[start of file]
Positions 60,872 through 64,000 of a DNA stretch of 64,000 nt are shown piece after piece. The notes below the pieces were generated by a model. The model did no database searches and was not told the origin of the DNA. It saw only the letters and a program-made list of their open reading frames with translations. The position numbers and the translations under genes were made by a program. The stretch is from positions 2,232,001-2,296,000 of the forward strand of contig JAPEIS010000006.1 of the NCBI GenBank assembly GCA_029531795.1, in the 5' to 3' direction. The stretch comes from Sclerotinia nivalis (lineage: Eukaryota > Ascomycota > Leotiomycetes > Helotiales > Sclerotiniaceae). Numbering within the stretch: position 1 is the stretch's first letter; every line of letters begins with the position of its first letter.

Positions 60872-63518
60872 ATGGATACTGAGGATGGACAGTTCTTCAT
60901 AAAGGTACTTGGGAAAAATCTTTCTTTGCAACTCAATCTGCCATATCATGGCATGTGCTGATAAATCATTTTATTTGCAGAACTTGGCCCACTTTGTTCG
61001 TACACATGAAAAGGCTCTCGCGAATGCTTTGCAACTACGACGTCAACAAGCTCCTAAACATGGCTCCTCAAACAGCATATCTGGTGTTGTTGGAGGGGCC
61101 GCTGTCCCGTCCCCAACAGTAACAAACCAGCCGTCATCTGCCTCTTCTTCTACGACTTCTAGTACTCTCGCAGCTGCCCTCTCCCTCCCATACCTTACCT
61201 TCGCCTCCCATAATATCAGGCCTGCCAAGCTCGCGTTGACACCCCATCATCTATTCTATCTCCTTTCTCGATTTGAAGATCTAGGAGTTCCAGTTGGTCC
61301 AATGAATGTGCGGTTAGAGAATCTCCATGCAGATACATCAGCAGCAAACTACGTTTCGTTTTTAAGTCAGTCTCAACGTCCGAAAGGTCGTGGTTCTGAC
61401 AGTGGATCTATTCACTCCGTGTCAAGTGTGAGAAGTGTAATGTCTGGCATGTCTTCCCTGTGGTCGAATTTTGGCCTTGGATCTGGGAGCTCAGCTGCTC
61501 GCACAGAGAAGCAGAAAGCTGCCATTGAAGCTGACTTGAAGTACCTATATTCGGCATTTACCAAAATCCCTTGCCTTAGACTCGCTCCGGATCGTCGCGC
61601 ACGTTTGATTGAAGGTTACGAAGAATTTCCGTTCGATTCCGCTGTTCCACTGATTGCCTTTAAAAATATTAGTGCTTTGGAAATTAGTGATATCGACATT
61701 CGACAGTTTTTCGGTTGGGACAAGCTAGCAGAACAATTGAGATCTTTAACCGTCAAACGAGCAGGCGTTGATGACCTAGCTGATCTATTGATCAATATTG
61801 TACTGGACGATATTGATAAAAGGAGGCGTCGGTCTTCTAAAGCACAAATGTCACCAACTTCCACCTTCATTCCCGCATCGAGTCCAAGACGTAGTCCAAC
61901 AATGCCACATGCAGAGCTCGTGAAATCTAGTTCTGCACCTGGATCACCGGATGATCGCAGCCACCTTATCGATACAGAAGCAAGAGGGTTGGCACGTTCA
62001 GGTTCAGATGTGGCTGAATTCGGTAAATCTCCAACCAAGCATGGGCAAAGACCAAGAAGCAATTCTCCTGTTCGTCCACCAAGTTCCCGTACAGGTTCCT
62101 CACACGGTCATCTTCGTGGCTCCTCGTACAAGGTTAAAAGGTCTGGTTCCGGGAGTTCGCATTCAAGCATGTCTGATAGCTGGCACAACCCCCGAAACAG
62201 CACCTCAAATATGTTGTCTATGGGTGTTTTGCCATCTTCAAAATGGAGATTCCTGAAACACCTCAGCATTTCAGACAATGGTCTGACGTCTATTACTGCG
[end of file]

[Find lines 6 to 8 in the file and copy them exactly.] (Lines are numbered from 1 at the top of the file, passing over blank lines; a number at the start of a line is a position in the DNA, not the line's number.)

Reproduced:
61101 GCTGTCCCGTCCCCAACAGTAACAAACCAGCCGTCATCTGCCTCTTCTTCTACGACTTCTAGTACTCTCGCAGCTGCCCTCTCCCTCCCATACCTTACCT
61201 TCGCCTCCCATAATATCAGGCCTGCCAAGCTCGCGTTGACACCCCATCATCTATTCTATCTCCTTTCTCGATTTGAAGATCTAGGAGTTCCAGTTGGTCC
61301 AATGAATGTGCGGTTAGAGAATCTCCATGCAGATACATCAGCAGCAAACTACGTTTCGTTTTTAAGTCAGTCTCAACGTCCGAAAGGTCGTGGTTCTGAC